So, how successful is the refunding scam? Very. The initial refund or replacement on accounts, even new accounts, is near 100% on orders under $1500. In fact, it is 100% if the scammer takes the time to age his/her Amazon account by simply buying ANY item before they begin the scam. Yep, order a phone charging cord for $5, let it arrive, then scam the hell out of Amazon for something big. Works 100% of the time. Percentages for the Double Dip Refund are lower, usually in the 70% range and are greatly influenced by the excuse initially given to get the replacement. With numbers like that it is no wonder that would-be cyber criminals are flocking to the refunding game. Many have found it highly profitable. On AlphaBay alone there are several customers of TrivialEngineer who earn in excess of $15,000 per month. TrivialEngineer has earned several hundred thousand dollars by simply doing online chats with Amazon Reps and claiming the above excuses to get a refund or replacement. Amazon is currently losing several million dollars a month to this specific type of fraud.
And this isn’t confined to Amazon. Currently, the Microsoft Store can be hit easily for anything under $3500. Apple can be hit for $2000 with no problems. And it isn’t just electronics. A ready list of stores includes Nike, Footlocker, Zappos, Armani, Gucci, Rolex (to $4000), any car parts store, and many, many more. In fact, for any specific item you can order online and have it shipped to you there is a way to have it refunded.
So the question becomes, “Haven’t any of these companies done anything to stop it?” Or “Can’t any of these companies do anything to stop it?”
Certainly, measures have been enacted. Some of these companies now require a police report in order to issue a refund. Of course, this has already been defeated. Currently, one can buy a fake police report on AlphaBay for under $10. Amazon and other companies don’t verify the police report, so this works like a charm. Companies are now starting to follow up with investigations of varying degrees; an online store may check the warehouse about the actual shipment, the shipping agent regarding delivery details, their internal company systems in an attempt to identify scammers using different names and addresses, and a variety of other things.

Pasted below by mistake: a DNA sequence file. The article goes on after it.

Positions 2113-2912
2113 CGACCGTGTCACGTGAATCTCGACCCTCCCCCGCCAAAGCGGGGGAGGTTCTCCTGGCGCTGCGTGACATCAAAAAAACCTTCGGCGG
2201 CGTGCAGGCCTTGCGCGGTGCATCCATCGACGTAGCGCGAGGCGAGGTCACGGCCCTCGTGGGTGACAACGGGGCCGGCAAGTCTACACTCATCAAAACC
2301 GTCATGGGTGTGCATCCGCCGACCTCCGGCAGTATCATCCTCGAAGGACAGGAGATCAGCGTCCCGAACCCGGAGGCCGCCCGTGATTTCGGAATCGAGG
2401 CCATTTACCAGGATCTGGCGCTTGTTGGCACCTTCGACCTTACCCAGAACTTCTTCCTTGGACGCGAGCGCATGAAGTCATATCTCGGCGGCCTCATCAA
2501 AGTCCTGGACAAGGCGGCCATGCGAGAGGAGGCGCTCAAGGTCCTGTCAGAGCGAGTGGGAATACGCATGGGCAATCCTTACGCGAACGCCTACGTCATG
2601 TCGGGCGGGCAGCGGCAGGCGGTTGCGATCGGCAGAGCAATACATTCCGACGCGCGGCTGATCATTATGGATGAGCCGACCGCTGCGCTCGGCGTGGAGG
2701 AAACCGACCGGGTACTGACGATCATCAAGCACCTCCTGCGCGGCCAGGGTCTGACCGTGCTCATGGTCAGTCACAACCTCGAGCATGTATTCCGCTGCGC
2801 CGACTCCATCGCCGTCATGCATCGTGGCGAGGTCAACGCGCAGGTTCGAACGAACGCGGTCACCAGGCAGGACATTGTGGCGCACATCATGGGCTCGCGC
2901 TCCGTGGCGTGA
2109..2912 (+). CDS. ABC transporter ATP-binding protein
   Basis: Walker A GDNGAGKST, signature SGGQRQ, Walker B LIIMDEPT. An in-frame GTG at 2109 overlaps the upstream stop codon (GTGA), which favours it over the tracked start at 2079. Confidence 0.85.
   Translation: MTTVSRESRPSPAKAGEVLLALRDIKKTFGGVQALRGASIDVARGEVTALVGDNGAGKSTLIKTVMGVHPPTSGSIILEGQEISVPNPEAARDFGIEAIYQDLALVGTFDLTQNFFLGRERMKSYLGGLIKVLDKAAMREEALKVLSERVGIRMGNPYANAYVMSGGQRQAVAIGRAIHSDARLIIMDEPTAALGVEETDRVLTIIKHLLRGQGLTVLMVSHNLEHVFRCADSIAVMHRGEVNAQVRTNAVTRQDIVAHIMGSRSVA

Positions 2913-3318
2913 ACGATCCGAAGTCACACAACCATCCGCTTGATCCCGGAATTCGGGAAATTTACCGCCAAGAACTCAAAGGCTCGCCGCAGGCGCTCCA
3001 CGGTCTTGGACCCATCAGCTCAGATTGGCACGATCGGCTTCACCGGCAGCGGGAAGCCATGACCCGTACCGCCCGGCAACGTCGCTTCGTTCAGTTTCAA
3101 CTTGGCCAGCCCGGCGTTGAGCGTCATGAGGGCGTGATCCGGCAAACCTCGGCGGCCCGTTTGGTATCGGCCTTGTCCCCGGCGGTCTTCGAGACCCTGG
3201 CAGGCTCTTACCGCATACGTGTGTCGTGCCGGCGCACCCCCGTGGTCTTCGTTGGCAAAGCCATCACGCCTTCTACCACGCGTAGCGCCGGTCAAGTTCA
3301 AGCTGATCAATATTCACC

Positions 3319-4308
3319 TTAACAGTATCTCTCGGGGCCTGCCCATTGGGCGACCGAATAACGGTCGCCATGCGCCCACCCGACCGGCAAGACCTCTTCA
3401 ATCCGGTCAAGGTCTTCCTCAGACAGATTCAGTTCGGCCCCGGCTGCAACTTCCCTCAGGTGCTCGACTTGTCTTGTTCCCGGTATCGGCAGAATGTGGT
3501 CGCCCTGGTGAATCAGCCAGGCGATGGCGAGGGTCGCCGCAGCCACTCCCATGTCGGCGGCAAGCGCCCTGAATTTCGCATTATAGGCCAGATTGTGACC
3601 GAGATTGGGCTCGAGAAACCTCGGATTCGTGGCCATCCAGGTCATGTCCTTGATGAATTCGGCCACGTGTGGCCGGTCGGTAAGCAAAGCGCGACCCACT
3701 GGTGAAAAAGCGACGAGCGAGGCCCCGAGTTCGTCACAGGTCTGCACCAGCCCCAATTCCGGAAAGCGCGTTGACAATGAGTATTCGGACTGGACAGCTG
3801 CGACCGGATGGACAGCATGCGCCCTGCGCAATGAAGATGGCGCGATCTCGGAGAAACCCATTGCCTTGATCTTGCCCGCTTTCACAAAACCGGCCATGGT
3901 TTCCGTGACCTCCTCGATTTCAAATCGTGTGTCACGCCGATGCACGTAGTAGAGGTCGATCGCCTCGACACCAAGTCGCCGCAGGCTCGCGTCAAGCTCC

Of course, none of that has really stopped the problem. It has curtailed it to a degree, but refunding remains a profitable enterprise for many dark web citizens.
Some of the things which are working and are being bandied about by security officials are much more promising. These include shipping high risk fraud items via Direct Signature Required. Or leaving those same items at a local pick up station where the recipient must go to get them. Other measures being enacted include weighing and photographing the items as they are being packaged and shipped, having the shipping agent verify and document exactly where the item was delivered and who signed for it (Amazon recently started this). Also, RFID type tracking devices which can be used to assure the package was delivered to the correct address. A few companies are also following up on submitted police reports to verify their authenticity.
Those are a few of the steps being taken. Others are in the works. Refunding fraud has become such a problem that some companies are hiring fraud experts solely to combat the problem. Recently, Amazon posted a position for a security expert with refunding fraud specifically highlighted.
The answer to stop the problem is not a simple one. This type of scam works by using the rules of the company and good customer service against the very company trying to do good. Likely, a combination of all of the above measures along with other security techniques not mentioned here will have to be implemented to curtail the problem.
Certainly, refund fraud isn’t going to go away. And with Christmas season upon us, it looks as if many cyber crooks will be saying, “Ho, Ho, Ho!” to Jeff Bezos and Company.